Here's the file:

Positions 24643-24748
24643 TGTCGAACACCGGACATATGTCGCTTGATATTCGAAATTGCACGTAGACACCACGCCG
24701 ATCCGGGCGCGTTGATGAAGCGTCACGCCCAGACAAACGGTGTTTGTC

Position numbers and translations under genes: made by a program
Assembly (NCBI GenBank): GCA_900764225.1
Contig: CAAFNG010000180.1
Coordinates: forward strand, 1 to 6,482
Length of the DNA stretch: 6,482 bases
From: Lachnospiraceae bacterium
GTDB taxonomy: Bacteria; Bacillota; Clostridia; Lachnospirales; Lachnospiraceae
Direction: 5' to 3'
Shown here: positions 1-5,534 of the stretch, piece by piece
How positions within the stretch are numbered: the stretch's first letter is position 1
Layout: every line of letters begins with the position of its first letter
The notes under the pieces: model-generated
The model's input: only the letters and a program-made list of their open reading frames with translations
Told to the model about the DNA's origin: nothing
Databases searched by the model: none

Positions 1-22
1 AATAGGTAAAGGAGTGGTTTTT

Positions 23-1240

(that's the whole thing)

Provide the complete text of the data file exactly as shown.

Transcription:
Positions 24643-24748
24643 TGTCGAACACCGGACATATGTCGCTTGATATTCGAAATTGCACGTAGACACCACGCCG
24701 ATCCGGGCGCGTTGATGAAGCGTCACGCCCAGACAAACGGTGTTTGTC

Position numbers and translations under genes: made by a program
Assembly (NCBI GenBank): GCA_900764225.1
Contig: CAAFNG010000180.1
Coordinates: forward strand, 1 to 6,482
Length of the DNA stretch: 6,482 bases
From: Lachnospiraceae bacterium
GTDB taxonomy: Bacteria; Bacillota; Clostridia; Lachnospirales; Lachnospiraceae
Direction: 5' to 3'
Shown here: positions 1-5,534 of the stretch, piece by piece
How positions within the stretch are numbered: the stretch's first letter is position 1
Layout: every line of letters begins with the position of its first letter
The notes under the pieces: model-generated
The model's input: only the letters and a program-made list of their open reading frames with translations
Told to the model about the DNA's origin: nothing
Databases searched by the model: none

Positions 1-22
1 AATAGGTAAAGGAGTGGTTTTT

Positions 23-1240